Most global financial markets were lower on the week with rate hikes and higher oil prices contributing to market volatility.
On Wednesday the U.S. Federal Reserve hiked its federal funds target rate 50 basis points to between 0.75% and 1%, the first half-point hike since 2000. Officials also announced that the Fed would begin allowing its holdings of Treasuries and agency mortgage-backed securities to decline in June at an initial combined monthly pace of USD 47.5 billion, stepping up over three months to USD 95 billion. The markets’ initial reaction was fairly muted as the rate hike was largely in line with market expectations, at the post-meeting press conference Fed Chairman Powell went on further to add that a hike of 75 basis points was “not something we are actively considering.” In late trade on Wednesday the major indices rallied but what followed on Thursday was an aggressive sell-off with investors reconsidering the prospects of the Fed’s tightening cycle needing to be more aggressive to rein in inflation.
Nonfarm payroll employment in the United States rose a solid 428,000 in April, while the unemployment rate held steady at 3.6%. There was some encouragement of some easing labour market pressures with average hourly earnings rising 0.3% in April, down from 0.5% in March and below expectations.
The S&P 500 (-0.21%) and Nasdaq (-1.54%) were both down for a fifth straight week, while the 10-year U.S. Treasury note yield breached 3.00% over the week, climbing as high as 3.1% on Friday as long-term inflation expectations increased.
Shares in Europe also fell over the week with the Ukraine conflict adding to market uncertainty and the Bank of England’s downbeat economic outlook adding to investor concerns. The bank raised rates 0.25% to 1%, their highest level since 2009, seeking to dampen inflation. In local currency terms, the pan-European STOXX Europe 50 Index ended 4.57% lower, while the UK’s FTSE 100 Index slid 2.08%.
Japanese equities rose modestly in a holiday-shortened week with the benchmark Nikkei 225 Index gaining 0.58%. Chinese markets ended the week lower with the Shanghai Composite Index falling 1.5% as economic activity slowed sharply in April as China struggled to contain the spread of COVID-19. The Omicron outbreak has compounded problems, on the back of a debt crisis in the property sector and a regulatory crackdown in its tech sector in the second half of 2021. Late this week, President Xi Jinping underlined the government’s commitment to its zero-COVID policy, despite increasing social discontent.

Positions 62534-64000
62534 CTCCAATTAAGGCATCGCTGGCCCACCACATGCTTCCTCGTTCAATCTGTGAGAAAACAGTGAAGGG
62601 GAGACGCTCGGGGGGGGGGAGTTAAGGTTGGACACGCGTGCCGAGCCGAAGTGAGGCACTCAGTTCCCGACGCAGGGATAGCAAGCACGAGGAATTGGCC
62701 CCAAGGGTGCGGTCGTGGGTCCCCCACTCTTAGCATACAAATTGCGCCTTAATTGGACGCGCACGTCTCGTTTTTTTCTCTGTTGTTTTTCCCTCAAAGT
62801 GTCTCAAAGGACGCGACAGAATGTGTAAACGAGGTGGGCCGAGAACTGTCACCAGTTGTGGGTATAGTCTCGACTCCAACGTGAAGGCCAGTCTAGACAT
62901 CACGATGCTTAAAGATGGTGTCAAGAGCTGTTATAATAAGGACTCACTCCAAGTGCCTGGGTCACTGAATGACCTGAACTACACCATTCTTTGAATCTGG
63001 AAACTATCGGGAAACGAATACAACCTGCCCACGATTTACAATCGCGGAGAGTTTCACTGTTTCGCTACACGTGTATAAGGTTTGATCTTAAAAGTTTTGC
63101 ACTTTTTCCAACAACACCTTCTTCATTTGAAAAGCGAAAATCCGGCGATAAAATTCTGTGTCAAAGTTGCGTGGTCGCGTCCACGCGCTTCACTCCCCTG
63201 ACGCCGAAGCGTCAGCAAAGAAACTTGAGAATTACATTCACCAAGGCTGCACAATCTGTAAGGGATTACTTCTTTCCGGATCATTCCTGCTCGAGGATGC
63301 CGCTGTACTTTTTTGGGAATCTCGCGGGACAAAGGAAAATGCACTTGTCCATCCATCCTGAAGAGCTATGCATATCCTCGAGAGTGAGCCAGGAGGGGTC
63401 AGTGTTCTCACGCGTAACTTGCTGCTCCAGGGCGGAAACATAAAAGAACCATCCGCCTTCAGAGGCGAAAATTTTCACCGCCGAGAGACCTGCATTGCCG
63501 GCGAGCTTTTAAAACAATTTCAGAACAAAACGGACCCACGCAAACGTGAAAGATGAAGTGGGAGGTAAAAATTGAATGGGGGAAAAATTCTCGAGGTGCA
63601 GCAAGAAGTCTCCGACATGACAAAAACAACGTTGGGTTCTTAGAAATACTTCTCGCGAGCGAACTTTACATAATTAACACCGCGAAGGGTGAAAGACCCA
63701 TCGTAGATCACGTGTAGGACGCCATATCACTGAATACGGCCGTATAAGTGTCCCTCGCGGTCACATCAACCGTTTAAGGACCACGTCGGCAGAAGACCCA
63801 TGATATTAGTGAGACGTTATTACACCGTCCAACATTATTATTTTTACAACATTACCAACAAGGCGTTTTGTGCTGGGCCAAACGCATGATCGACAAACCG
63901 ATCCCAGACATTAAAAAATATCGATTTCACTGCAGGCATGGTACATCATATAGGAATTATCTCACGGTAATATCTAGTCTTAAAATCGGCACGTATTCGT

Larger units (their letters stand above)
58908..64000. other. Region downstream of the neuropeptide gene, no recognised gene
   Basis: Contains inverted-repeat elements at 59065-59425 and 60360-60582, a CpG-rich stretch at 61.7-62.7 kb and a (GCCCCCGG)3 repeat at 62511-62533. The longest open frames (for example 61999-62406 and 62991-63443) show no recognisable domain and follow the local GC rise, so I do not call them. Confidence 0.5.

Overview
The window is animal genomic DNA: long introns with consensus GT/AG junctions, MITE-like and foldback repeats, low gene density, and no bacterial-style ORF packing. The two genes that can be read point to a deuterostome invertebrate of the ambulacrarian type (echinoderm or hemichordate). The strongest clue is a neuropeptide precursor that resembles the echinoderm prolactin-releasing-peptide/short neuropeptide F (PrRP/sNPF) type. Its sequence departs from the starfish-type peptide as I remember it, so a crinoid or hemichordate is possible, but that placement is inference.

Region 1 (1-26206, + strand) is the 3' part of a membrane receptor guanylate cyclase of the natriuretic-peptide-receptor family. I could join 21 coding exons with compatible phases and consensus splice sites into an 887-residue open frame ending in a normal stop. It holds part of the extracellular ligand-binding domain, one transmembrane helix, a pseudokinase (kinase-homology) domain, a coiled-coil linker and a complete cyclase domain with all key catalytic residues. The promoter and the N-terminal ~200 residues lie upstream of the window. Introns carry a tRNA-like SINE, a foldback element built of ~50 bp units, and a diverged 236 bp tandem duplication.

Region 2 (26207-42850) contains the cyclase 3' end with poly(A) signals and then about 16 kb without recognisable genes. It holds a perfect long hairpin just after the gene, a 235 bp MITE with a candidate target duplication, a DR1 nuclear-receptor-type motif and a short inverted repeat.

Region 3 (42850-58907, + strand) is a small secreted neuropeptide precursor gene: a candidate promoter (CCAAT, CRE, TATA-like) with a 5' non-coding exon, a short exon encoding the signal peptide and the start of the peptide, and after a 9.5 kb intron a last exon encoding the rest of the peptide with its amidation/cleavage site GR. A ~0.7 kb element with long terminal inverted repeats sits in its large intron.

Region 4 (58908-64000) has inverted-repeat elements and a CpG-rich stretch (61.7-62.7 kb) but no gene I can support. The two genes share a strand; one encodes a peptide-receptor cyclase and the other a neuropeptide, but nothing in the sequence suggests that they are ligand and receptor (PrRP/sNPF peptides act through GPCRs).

With about 87% of the constituents of the S&P 500 Index having reported for Q1 2022, 79% have reported actual EPS above estimates, which is above the five-year average. In terms of revenues, 74% of S&P 500 companies have reported actual revenues above estimates. The forward 12-month P/E ratio is 17.6, which is below the five-year average (18.6), according to data from FactSet Research.
Market Moves of the Week
Platinum miners and banks led the rout on the JSE on Friday, with the JSE All Share index closing the week over 6% lower as inflation fears gripped world stock markets. All the major sectors were off sharply.
The Absa Purchasing Managers’ Index, a key gauge of confidence in the manufacturing sector, slid to 50.7 in April from 60 in March, suggesting a sharp monthly contraction in manufacturing output at the start of the second quarter, in part because of the KwaZulu-Natal floods.
Moody’s forecasts South Africa’s inflation to hit 8% in 2022, in a report released on Wednesday amid the global impact of the Ukraine conflict and rising U.S. interest rates, higher than the South African Reserve Banks’s 3-6% target range for the year.
The rand was weaker for a third week in a row, by Friday close the rand was trading at R16.02 to the dollar.
Chart of the Week
This past Wednesday, the Federal Reserve increased its benchmark interest rate by half a percentage point, in line with market expectations. The funds rate target now stands at 0.75%, already ahead of where the markets expected it would be, and up from zero before the rate hikes began in March with a quarter-point increase. Current market pricing has the rate rising to 2.75%-3% by year’s end.